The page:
Last week’s big news was the announcement of a $6.24 billion settlement of monetary claims arising out of a 13-year-old class action suit brought by thousands of merchants against the two big card networks, Visa and Mastercard, and a number of large credit card issuing banks. This settlement is intended to replace the previous 2012 settlement of $7.25 billion, which was reduced to $5.7 billion after about 8,000 merchants opted out due to provisions that prevented them from suing over future interchange pricing. Ultimately, the previous settlement was thrown out by a federal appellate court in 2016 on the grounds that it was unfair to some merchants who would receive little or no benefit.
As my colleague Brian Riley pointed out in a overview posted on Payments Journal on September 19, 2018, the settlement is incomplete, leaving unresolved issues such as how much the card networks might raise interchange fees in the future, as well as “honor all cards” rules that require merchants to accept premium reward cards that charge a much higher rate on the premise that the cardholders are spending more. These cards are mainly marketed to compete with American Express, which recently won in the Supreme Court by a narrow 5-4 margin a lawsuit prohibiting merchants from “steering” customers to cards with lower interchange fees. How much this might affect future litigation against Visa and Mastercard is uncertain, as the two leading card networks have been found by the courts to jointly have monopoly power over the payment cards market while American Express has not.
Thus, although this settlement is an important milestone, assuming it is not thrown out itself, we may still see large merchants opting out in the belief that they can get a better deal suing the networks individually, as Walmart did, ultimately settling with Visa late last year for undisclosed terms. It is an open secret within the industry that large merchants have often been able to negotiate directly with the card networks for lower interchange rates and therefore have less need to resort to the courts. An article in Digital Transactions on September 18, 2018 reported that various merchant groups are once again divided over whether the monetary settlement is sufficient, with the National Retail Federation, the Retail Industry Leaders Association, and the National Association of Convenience Stores all complaining that the new settlement does not do enough to control future costs or increase the ability of merchants to negotiate interchange fees. Since the merchants obviously did approve the monetary settlement, they appear to be satisfied that past behavior has been adequately punished (or they just like money), but are signaling that they intend to continue to fight in the courts for further reforms.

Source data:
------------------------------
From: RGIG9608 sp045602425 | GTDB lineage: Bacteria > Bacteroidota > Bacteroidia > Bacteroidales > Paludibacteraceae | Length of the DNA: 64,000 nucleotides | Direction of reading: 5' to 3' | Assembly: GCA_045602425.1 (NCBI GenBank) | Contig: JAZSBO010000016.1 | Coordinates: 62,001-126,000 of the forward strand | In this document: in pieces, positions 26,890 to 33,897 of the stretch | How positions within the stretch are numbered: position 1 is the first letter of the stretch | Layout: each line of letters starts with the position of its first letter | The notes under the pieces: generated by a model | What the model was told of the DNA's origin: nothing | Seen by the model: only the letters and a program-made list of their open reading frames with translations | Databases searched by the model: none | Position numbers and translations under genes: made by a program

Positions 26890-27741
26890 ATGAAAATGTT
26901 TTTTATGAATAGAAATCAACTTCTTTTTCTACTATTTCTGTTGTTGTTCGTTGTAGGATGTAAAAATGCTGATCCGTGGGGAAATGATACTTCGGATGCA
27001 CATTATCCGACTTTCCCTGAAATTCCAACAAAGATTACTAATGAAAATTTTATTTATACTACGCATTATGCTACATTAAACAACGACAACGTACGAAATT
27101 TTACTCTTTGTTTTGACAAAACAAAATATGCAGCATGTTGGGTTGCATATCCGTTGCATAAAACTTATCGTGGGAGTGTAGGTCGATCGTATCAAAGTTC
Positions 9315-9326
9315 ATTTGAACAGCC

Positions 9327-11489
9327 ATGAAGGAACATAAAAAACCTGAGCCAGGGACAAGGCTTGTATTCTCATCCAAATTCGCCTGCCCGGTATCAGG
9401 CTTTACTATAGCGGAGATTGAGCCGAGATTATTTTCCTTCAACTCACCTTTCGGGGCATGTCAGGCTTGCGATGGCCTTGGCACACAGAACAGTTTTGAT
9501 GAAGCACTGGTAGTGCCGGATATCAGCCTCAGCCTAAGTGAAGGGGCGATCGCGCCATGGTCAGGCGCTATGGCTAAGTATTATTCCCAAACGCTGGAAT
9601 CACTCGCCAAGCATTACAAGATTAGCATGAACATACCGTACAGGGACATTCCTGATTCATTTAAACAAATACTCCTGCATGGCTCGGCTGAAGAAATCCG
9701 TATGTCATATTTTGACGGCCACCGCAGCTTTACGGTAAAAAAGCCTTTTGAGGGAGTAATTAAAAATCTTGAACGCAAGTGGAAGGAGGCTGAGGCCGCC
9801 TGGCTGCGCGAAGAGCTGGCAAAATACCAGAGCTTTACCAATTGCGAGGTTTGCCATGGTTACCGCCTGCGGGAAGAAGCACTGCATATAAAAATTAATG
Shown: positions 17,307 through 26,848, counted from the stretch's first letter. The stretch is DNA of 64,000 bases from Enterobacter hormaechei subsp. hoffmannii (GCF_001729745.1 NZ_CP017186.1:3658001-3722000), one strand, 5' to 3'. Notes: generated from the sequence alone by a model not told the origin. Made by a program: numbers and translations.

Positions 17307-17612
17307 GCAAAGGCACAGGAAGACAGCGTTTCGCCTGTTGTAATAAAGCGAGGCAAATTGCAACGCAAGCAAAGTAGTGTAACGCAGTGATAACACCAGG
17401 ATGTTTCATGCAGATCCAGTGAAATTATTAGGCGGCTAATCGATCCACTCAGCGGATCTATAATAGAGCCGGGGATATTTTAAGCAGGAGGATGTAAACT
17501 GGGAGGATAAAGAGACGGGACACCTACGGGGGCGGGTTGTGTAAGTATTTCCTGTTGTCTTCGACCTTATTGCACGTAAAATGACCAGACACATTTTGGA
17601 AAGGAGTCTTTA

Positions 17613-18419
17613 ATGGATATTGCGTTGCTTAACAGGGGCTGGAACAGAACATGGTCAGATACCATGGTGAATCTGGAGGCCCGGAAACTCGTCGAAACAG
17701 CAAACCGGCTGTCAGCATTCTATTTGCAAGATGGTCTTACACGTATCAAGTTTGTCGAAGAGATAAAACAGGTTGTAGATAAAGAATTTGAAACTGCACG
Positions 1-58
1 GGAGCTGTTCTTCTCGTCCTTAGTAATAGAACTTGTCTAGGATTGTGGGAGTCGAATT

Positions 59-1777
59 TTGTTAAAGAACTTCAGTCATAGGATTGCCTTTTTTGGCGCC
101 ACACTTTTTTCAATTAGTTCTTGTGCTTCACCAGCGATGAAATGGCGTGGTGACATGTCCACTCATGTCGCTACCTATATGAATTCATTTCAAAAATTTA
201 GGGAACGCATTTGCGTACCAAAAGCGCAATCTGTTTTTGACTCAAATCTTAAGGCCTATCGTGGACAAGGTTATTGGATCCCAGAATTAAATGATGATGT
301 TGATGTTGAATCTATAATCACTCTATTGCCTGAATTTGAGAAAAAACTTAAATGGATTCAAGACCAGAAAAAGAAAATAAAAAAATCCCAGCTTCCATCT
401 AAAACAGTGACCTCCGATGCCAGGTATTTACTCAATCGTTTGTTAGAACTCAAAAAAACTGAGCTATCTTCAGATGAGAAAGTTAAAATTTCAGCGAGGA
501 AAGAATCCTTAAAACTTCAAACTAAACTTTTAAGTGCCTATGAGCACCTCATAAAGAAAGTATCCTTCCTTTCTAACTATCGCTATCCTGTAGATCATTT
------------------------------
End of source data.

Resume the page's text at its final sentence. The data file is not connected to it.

In his Viewpoint In Search of a Profit: Falling ROA Sets the Stage for 2019 and Beyond, Brian Riley pointed out that in the previous settlement that was thrown out, “Visa and Mastercard only agreed to a 10 basis point reduction in interchange, and that only for eight months,” which suggests that the current settlement is unlikely to do much more. However, Brian also cautioned issuers that interchange will continue to face downward pressure. In light of the growing gap between interchange rates in the United States and other countries, in particular the European Union and Australia, merchants have a credible argument that interchange rates ought to be much lower than they are now, and it is only the lack of a strong regulator that has prevented the United States from doing the same (except, of course, through legislation such as the Durbin Amendment to the Dodd-Frank Act of 2010). It appears that on the issue of cost vs. value (that is, that interchange rates ought to be based on the actual cost of processing a transaction, as opposed to the value to merchants of accepting cards), the courts, regulators, and legislators have come down firmly on the side of cost. While the current U.S. administration, Congress, and Supreme Court appear to have little appetite for taking the side of merchants, this could change, particularly if there is another severe economic downturn, which seems likely given the length of the current expansion. There is also the possibility of a Democratic takeover of the House and perhaps the Senate in the November elections, and of a Democratic president in 2020, which could change the political dynamics in the U.S.
So what have we really settled? Not much, when you consider all the issues that remain. Money is always nice, and gives the networks and banks the chance to clear their litigation reserves. However, the merchants show no signs of being satisfied, and so this war seems likely to continue for some time. Card issuers should not take it easy, but should continue to search for new sources of revenue to reduce their reliance on interchange.